projection=gcrs.AlbersEqualArea(),
    ax=ax
)

A data smoothing technique known as kernel density estimation (KDE) creates contours to represent a dimension of data. In this case, we’ll zoom in to view the traffic collisions in the NYC boroughs:

boroughs = gpd.read_file(gplt.datasets.get_path("nyc_boroughs"))
collisions = gpd.read_file(gplt.datasets.get_path("nyc_collision_factors"))
ax = gplt.polyplot(boroughs, projection=gcrs.AlbersEqualArea())
gplt.kdeplot(collisions, cmap="Reds", shade=True, clip=boroughs, ax=ax)


Let’s zoom out to try KDE on major population centers throughout the US:

ax = gplt.polyplot(contiguous_usa, projection=gcrs.AlbersEqualArea())
gplt.kdeplot(
    continental_usa_cities, 
    cmap="Reds", 
    shade=True, 
    clip=contiguous_usa, 
    ax=ax
)


This next section shows how to work with data associated with areas (polygons). We’ll load a dataset about obesity rates by US state:

obesity = pd.read_csv(gplt.datasets.get_path("obesity_by_state"), sep="\t")
obesity.head()


Convert that into a GeoDataFrame using a
join. Note how this adds the required geometry column:

geo_obesity = contiguous_usa.set_index("state").join(obesity.set_index("State"))
geo_obesity.head()


Now we can use this data to plot a
cartogram, which grows or shrinks polygons to represent a dimension of data – in this case, the obesity rates per state:

gplt.cartogram(
    geo_obesity,
    scale="Percent",
    projection=gcrs.AlbersEqualArea()
)


One good approach to simplifying data visualization is binning the data into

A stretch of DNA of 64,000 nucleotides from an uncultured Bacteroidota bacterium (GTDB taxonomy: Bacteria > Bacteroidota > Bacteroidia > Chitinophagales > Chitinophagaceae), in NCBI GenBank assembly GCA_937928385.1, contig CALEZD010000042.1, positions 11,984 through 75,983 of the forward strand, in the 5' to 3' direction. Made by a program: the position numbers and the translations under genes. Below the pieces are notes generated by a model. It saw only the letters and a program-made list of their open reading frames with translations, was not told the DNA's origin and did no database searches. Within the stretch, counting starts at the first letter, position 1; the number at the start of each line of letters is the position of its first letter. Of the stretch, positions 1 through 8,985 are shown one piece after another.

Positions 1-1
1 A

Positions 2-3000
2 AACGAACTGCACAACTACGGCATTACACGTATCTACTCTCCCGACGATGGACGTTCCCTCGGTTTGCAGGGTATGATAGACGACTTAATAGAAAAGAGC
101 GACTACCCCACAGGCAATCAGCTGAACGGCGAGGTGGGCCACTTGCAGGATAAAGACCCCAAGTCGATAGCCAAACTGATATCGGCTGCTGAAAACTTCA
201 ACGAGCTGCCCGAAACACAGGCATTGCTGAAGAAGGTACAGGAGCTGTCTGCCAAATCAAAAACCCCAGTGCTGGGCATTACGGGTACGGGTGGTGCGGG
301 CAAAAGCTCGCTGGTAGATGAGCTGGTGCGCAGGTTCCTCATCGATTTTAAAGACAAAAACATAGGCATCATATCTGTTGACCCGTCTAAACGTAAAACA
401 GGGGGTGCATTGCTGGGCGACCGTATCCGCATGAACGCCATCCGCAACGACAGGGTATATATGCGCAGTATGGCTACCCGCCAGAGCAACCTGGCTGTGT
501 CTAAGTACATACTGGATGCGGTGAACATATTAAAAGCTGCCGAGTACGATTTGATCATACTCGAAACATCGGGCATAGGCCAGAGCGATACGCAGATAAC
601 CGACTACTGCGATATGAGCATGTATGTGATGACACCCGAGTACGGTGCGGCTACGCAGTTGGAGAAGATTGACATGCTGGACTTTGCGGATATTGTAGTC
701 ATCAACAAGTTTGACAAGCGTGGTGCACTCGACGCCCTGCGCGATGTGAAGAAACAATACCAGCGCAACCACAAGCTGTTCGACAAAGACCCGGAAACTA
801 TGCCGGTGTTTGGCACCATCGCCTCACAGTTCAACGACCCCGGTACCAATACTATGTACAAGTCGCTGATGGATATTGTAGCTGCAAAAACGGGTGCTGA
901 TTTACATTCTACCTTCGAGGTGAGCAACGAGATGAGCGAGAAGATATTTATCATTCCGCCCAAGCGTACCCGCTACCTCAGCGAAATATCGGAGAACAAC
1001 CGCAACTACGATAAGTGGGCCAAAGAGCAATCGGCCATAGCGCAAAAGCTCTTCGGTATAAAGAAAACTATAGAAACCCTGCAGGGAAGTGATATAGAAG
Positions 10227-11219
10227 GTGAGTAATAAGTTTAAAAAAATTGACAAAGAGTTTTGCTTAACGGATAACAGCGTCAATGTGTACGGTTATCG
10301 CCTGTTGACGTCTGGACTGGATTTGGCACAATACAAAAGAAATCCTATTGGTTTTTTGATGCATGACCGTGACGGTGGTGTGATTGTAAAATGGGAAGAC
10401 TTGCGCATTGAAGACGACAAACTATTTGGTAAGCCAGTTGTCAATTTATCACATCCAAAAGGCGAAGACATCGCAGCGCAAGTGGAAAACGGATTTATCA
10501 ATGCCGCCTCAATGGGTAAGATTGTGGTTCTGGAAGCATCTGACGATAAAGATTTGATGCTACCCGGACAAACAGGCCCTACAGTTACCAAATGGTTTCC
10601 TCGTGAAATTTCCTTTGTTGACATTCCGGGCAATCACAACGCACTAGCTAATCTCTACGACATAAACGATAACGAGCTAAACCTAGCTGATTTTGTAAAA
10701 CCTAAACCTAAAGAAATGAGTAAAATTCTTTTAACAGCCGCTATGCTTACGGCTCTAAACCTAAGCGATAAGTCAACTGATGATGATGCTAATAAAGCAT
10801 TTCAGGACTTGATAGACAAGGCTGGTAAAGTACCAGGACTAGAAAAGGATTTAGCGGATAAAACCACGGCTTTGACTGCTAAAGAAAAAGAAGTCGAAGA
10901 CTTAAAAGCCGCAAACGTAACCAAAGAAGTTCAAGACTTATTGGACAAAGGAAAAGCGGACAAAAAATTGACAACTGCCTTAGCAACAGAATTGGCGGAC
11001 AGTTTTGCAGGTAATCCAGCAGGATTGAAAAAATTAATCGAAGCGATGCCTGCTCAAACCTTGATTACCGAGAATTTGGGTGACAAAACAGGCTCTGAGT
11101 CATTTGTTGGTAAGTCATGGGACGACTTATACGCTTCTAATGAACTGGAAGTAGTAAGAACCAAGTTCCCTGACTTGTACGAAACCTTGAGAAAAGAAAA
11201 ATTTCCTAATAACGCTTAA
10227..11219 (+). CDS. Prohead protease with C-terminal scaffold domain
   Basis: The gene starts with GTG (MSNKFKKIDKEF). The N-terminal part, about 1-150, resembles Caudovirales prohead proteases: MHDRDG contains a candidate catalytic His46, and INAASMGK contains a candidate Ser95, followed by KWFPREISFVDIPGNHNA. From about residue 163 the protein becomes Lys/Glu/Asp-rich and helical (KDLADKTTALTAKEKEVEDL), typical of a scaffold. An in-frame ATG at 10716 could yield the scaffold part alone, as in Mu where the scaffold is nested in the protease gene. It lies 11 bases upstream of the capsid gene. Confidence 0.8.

quantiles. These are equal-sized groups, in this case 10 quantiles for elevation:

scheme = mc.Quantiles(continental_usa_cities["ELEV_IN_FT"], k=10)


Here we’ve divided the elevations into 10 quantiles with approximately 375 values each. Now let’s assign a different
hue to each quantile, plus a legend to explain them:

gplt.pointplot(
    continental_usa_cities,
    projection=gcrs.AlbersEqualArea(),
    hue="ELEV_IN_FT",
    scheme=scheme,
    cmap="inferno_r",
    legend=True
)


Note how the
colormap was changed to the "inferno_r" setting.

Next, let’s add a filter for typical warnings that can be ignored:

import warnings
warnings.filterwarnings("ignore", "GeoSeries.isna", UserWarning)


The next example uses a
voronoi diagram, to calculate polygon areas based on a dimension of the data. Each polygon is centered on a generating point, such that every location in the polygon is closer to its generating point than to any other. This is helpful when you want to examine a column of data, to see if it may have any geospatial correlations.

In the following example, we’ll plot the locations primary schools in Melbourne, Australia, and use a voronoi diagram to show where they are concentrated:

melbourne = gpd.read_file(gplt.datasets.get_path("melbourne"))
df = gpd.read_file(gplt.datasets.get_path("melbourne_schools"))
melbourne_primary_schools = df.query('School_Type == "Primary"')
ax = gplt.voronoi(
    melbourne_primary_schools,
    clip=melbourne,
    linewidth=0.5,
    edgecolor="white",
    projection=gcrs.Mercator()
)
gplt.polyplot(
    melbourne, 
    edgecolor="None", 
    facecolor="lightgray",
    ax=ax
)
gplt.pointplot(
    melbourne_primary_schools,
    color="black",
    ax=ax,
    s=1,
    extent=melbourne.total_bounds
)
plt.title("Primary Schools in Greater Melbourne, 2018")


Let’s construct a voronoi diagram for the elevations of US cities. This is a data smoothing technique since the elevations are for points, but we’ll “smooth” those values across areas:

proj = gplt.crs.AlbersEqualArea(
    central_longitude=-98,
    central_latitude=39.5
)
ax = gplt.voronoi(
    continental_usa_cities,
    hue="ELEV_IN_FT",
    clip=contiguous_usa,
    projection=proj,
    cmap="Reds",
    legend=True,
    edgecolor="white",
    linewidth=0.01
)
gplt.polyplot(
    contiguous_usa,
    ax=ax,
    extent=contiguous_usa.total_bounds,
    edgecolor="black",
    linewidth=1,
    zorder=1
)

Visualizing COVID-19 Data

Next, let’s download some of the COVID-19 data from the University of Washington’s IHME center. Change the name of the UNZIP’ed directory (download date) as needed:

wget https://ihmecovid19storage.blob.core.windows.net/latest/ihme-covid19.zip